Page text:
Muriel Miguel (Kuna/Rappahannock) is a founding member and Artistic Director of Spiderwoman Theater, the longest running feminist Native American theater company in North America. She has directed and co-written almost all of Spiderwoman’s shows since their first show, Women in Violence in 1976. They have produced over twenty original works for the theatre. Find out more about Muriel in her bio below. 

This session takes place over two days:

August 17: Muriel Miguel does a presentation of her work.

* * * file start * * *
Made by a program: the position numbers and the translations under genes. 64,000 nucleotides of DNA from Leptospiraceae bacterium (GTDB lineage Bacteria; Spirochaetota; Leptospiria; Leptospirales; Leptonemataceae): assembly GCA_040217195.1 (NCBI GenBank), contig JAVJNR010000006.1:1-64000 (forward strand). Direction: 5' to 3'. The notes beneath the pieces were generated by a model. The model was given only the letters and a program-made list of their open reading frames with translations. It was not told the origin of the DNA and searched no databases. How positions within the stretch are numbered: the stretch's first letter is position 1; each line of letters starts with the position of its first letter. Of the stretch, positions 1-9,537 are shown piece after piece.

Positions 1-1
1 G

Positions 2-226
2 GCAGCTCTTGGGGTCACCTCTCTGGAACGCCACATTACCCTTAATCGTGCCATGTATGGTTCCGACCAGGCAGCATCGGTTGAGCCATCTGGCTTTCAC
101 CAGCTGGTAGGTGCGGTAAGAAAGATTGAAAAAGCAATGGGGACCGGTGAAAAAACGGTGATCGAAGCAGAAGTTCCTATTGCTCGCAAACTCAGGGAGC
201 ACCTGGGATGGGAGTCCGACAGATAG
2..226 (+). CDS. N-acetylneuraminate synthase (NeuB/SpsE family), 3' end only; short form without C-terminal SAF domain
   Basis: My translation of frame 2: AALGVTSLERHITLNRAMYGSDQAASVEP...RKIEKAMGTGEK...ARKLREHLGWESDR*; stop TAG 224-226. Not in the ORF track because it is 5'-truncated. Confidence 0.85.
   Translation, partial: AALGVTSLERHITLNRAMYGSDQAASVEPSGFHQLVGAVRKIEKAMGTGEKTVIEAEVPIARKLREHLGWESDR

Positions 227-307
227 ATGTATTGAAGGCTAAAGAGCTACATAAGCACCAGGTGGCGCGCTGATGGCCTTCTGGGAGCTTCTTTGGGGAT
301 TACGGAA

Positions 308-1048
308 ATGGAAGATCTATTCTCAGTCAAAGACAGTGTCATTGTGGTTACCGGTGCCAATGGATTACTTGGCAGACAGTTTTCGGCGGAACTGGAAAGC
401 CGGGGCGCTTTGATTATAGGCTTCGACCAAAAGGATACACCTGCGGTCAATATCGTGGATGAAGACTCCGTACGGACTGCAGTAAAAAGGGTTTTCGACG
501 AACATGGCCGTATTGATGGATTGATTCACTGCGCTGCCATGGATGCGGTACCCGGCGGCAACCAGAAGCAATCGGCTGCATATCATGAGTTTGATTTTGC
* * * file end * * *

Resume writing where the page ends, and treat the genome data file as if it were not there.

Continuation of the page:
August 18: Be part of a conversation with Muriel Miguel and Janine Windolph. This second session is the space intended for your questions and comments.

Register to Join

Sessions may share experiences and ask difficult questions.
These are registration only and questions and answers will remain unrecorded.

With support from:

    

 

Meet Muriel Miguel

MURIEL MIGUEL (Kuna/Rappahannock) is a founding member and Artistic Director of Spiderwoman Theater, the longest running feminist Native American theater company in North America. She has directed and co-written almost all of Spiderwoman’s shows since their first show, Women in Violence in 1976. They have produced over twenty original works for the theatre.